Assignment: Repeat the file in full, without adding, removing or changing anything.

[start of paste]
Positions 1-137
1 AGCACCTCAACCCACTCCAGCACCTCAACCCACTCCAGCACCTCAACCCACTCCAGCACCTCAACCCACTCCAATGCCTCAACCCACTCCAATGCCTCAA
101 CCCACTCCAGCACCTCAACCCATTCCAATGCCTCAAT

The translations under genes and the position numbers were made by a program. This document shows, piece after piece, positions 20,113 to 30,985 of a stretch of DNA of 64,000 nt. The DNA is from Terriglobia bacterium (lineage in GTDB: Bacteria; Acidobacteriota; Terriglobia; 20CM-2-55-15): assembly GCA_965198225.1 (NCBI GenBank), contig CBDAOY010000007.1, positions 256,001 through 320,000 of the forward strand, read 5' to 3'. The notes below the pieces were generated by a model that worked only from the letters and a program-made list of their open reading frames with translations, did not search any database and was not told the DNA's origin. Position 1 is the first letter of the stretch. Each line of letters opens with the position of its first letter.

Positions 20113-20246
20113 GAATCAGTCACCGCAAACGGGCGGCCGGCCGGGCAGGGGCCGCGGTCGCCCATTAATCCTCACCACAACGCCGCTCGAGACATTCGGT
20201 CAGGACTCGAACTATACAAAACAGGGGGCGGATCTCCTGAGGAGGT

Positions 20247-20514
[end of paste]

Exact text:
Positions 1-137
1 AGCACCTCAACCCACTCCAGCACCTCAACCCACTCCAGCACCTCAACCCACTCCAGCACCTCAACCCACTCCAATGCCTCAACCCACTCCAATGCCTCAA
101 CCCACTCCAGCACCTCAACCCATTCCAATGCCTCAAT

The translations under genes and the position numbers were made by a program. This document shows, piece after piece, positions 20,113 to 30,985 of a stretch of DNA of 64,000 nt. The DNA is from Terriglobia bacterium (lineage in GTDB: Bacteria; Acidobacteriota; Terriglobia; 20CM-2-55-15): assembly GCA_965198225.1 (NCBI GenBank), contig CBDAOY010000007.1, positions 256,001 through 320,000 of the forward strand, read 5' to 3'. The notes below the pieces were generated by a model that worked only from the letters and a program-made list of their open reading frames with translations, did not search any database and was not told the DNA's origin. Position 1 is the first letter of the stretch. Each line of letters opens with the position of its first letter.

Positions 20113-20246
20113 GAATCAGTCACCGCAAACGGGCGGCCGGCCGGGCAGGGGCCGCGGTCGCCCATTAATCCTCACCACAACGCCGCTCGAGACATTCGGT
20201 CAGGACTCGAACTATACAAAACAGGGGGCGGATCTCCTGAGGAGGT

Positions 20247-20514